Part of the blame for all this electronickery also lies in the bonkers engine under the hood. Just like the 3-4km long straights of the expressway seem wildly out of proportion to the rest of the Indian roads, the RS Audis have always boasted wild engines under their bonnets. The RS5 boasts an R8 based 4163cc normally aspirated FSI V8 that puts out 430Nm of torque between 4000 and 6000rpm on its way to its 450PS peak power, which comes at a stratospheric 8250rpm, just 250rpm short of the redline. And yet, Audi says the car manages 9.3kmpl in mixed driving (European cycle). To achieve this, the hand built (yes, in Györ, Hungary) engine uses all manner of optimisations and energy recuperation systems. The 90 degree long-stroke V8 is fed by direct injection which uses 120 bar pressure to fill the high compression 12.3:1 engine. 32 large diameter valves with roller cam followers, four camshafts have a set of tumble flaps in the intake to promote charge tumble (increases efficiency) while another set in the hydroformed exhaust opens at high revs for a glorious, richer sound. The RS5 is also the first time a high revving engine has been mated to Audi's seven-speed S-tronic transmission, featuring an extra tall seventh gear for economy. Like most twin clutch gearboxes the S-tronic is always in one even gear and one odd one, allowing super quick shifts. And should you ask, reverse is on the even gear set clutch (aka K2).
What this adds up to is immense, but never frantic performance. and gratuitous throttle blipping to hear that exhaust roar, crackle and then burble happily. Did I mention that the expressway has loads of tunnels? Which means coasting and then filling the tunnel with the glorious sound of the V8 every single time. Or play with the paddle shifters to force downshifts and listen to the blip and howl issuing from the exhaust.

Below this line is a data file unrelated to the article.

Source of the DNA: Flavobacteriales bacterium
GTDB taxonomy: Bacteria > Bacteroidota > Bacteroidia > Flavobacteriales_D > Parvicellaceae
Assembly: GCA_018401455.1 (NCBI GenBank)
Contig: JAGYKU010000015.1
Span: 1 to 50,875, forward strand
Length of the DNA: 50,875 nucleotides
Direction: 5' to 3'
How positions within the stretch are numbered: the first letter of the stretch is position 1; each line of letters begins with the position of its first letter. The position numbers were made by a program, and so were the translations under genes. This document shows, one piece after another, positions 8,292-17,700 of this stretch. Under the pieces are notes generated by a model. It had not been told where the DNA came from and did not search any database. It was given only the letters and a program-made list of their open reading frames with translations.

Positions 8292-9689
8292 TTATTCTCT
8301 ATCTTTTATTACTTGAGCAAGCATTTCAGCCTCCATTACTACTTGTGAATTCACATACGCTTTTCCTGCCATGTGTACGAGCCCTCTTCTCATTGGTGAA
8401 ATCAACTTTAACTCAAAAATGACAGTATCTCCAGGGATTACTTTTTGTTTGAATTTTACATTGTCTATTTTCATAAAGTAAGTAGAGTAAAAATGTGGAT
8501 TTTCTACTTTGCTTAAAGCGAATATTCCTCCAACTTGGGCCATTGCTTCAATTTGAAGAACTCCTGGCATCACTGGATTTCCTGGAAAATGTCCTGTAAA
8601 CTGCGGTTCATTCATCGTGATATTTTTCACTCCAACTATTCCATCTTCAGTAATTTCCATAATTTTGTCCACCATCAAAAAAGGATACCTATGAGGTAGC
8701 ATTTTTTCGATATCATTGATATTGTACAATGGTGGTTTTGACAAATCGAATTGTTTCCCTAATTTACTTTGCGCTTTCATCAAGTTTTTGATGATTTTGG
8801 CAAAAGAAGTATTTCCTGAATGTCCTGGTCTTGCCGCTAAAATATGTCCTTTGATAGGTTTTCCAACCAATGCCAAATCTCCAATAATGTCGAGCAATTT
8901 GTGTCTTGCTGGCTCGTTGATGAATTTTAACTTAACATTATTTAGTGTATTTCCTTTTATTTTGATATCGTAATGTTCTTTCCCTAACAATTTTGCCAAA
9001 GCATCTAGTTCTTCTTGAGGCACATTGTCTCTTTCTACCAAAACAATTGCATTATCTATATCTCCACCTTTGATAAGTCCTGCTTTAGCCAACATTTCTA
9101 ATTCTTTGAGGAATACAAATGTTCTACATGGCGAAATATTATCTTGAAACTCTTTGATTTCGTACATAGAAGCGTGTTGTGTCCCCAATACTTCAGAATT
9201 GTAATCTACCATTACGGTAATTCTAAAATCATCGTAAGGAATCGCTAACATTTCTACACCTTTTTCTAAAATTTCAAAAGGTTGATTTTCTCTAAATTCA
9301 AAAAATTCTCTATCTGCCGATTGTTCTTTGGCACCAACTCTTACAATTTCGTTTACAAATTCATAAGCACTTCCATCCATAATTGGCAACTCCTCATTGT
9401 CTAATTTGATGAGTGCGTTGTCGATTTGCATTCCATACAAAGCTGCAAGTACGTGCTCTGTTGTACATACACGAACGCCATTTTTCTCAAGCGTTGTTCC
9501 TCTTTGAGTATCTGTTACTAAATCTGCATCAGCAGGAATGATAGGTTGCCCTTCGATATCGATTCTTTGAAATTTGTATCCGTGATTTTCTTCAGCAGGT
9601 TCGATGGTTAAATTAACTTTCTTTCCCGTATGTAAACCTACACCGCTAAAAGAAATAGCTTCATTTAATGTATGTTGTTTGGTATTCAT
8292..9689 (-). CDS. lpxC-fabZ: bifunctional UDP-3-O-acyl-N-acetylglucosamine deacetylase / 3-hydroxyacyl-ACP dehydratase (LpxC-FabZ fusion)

To talk numbers, the RS5 is limited to 280kmph but will hit a hundred in just 5.23 seconds, while the quarter mile is demolished in 13.88 seconds.
And just like the expressway compresses its 96km traverse into a short time without requiring you to drive like a maniac, the RS5 delivers blistering performance without things becoming frantic at the wheel. Hell, it sometimes feel too restrained, especially when you realise that the interiors are an all-black design that is typically Audi, with very few details that tom-tom the sporty nature of the automobile. The front two sit in magnificent comfort while we discovered that the rear plus two seats are comfortable for short stints even for adults, but you wouldn't be driving the family to a wedding in one of the these.
It is really sad that the distance between Mumbai and Pune is so short. A 96km on the expressway and you start seeing the signs that say the glorious road is coming to an end. That congested roads, slow traffic et al lie just ahead. So hard is the transition that we still, years later, have to consciously alter our driving state of mind, slow down, and drive as cautiously as India normally requires.
In that sense, the RS5 and the expressway are both liberators. The Audi is no luxury sedan, but while remaining a firmly sprung sportscar, its adaptive suspension regularly showed that it had the chops to deal with our roads. It didn't smother away bad roads, but given its other well-developed assets, it brought the ride to a point where the stiff ride quality wasn't a prohibitive issue in daily use. There's the little bit of tramlining from the low profile tyres, some movements both vertical and lateral over undulating roads and even a bit of crashing noises from the suspension over really, really badly ripped up surfaces, but nothing that suggests that the car is too fragile or too stiff for our roads. Whenever I slowed down enough, the electronics and the car make me comfortable. It liberates me from wanting a sporty car and having to buy a second more realistic car to drive on a daily basis. Spend the ` 75-odd lakh (ex-showroom) and you're done.
And then just drive out to the Mother Road. Leave the chaos, the potholes and the indiscipline behind. There's still a few idiots out on the expressway, but their population in the mix is far lower. Set up a high-speed cruise, burn through the sweepers and the corners and arrive at either the motorcycle capital of India, or the commercial capital of India feeling refreshed and cheerful just an hour or so later. It's pure brilliance.